Directions and maps for UCSB and the Mathematics Department.

KITP's guide to local accommodation

Time: Tu 3:30-4:30 (except as noted)

Place: South Hall 6635 (except as noted)

Abstract: The Jones polynomial is a knot invariant, but started life as a representation of the braid groups. For a special value of the parameter, it can be extended to a representation of the category of tangled trivalent graphs. Freedman, Larsen and Wang showed that this could be used to do quantum computation. I will describe this strange kind of machine code in the language of tangled trivalent graphs, and the tricks that go into programming a quantum gate. This is joint work with Claire Levaillant.

Abstract: In ``From measured Foliations to Teichmüller Space'' we will introduce a new method for assigning to a marked hyperbolic metric on a closed surface S of genus g ≥ 2 a measured foliation on S. These foliations will provide a new naturality to the compactification of the Teichmüller space by projective measured foliations and allow one to decompose this Teichmüller space into copies of the Teichmüller space of a once-punctured torus. (Joint work in progress with Daryl Cooper.) This talk with be a ``pretalk'' where we familiarize the audience with the more classic picture.

Abstract: I will discuss certain coordinate systems for the space of convex projective structures on a closed surface, which are well-behaved with respect to a geodesic lamination on the surface. This is joint work with Guillaume Dreyer, and draws its origins in earlier breakthroughs of Fock and Goncharov for the case of punctured surfaces.

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joint work with K C Millett and P J Atzberger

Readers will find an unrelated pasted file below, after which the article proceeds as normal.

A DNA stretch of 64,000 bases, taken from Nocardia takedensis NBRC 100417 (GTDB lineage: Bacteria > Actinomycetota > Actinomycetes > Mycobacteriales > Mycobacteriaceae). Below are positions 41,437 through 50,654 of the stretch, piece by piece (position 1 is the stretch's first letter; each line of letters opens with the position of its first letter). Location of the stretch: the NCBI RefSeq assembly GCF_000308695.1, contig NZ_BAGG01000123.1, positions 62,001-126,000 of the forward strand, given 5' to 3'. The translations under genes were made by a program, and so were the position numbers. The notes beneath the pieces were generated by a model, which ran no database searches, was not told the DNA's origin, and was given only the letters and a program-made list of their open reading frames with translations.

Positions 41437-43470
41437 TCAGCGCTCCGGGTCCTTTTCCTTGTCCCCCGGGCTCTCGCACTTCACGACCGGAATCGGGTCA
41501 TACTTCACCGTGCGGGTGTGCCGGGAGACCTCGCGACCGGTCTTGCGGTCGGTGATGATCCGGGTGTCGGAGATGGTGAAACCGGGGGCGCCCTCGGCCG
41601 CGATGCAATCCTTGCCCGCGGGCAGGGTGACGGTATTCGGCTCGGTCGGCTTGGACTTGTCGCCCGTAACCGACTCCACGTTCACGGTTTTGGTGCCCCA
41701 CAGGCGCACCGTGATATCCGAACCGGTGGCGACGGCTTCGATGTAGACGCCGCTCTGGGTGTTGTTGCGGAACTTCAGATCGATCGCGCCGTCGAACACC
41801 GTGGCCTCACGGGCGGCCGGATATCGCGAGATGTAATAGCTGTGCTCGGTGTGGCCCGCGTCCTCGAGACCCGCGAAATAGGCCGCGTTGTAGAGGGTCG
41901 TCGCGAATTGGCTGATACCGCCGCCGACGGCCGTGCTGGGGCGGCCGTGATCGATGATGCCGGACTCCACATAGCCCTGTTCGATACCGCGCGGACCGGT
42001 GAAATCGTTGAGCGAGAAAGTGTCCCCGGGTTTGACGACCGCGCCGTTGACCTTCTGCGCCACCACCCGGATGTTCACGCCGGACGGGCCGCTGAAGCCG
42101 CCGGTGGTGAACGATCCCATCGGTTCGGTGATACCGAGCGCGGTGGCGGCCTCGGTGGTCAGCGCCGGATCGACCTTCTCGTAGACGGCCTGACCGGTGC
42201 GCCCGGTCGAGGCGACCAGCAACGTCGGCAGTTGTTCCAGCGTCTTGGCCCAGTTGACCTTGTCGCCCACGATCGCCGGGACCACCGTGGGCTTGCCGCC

We draw on mathematical results from topology to develop quantitative methods for polymeric materials to characterize the relationship between polymer chain entanglement and bulk viscoelastic responses. We generalize the mathematical notion of the Linking Number and Writhe to be applicable to open (linear) chains. We show how our results can be used in practice by performing fully three-dimensional computational simulations of polymeric chains entangled in weaves of a few distinct topologies and with varying levels of chain densities. We investigate relationships between our topological characteristics for chain entanglement and viscoelastic responses by performing Lees-Edwards simulations of the rheology over a broad range of frequencies. Our topological measures of entanglement indicate the global topology is the dominant factor in characterizing mechanical properties. We find an almost linear relation between the mean absolute Writhe and the loss tangent and an almost inverse linear relation between the mean absolute Periodic Linking Number and the loss tangent. These results indicate the potential of our topological methods in providing a characterization of the level of chain entanglement useful in understanding the origins of mechanical responses in polymeric materials.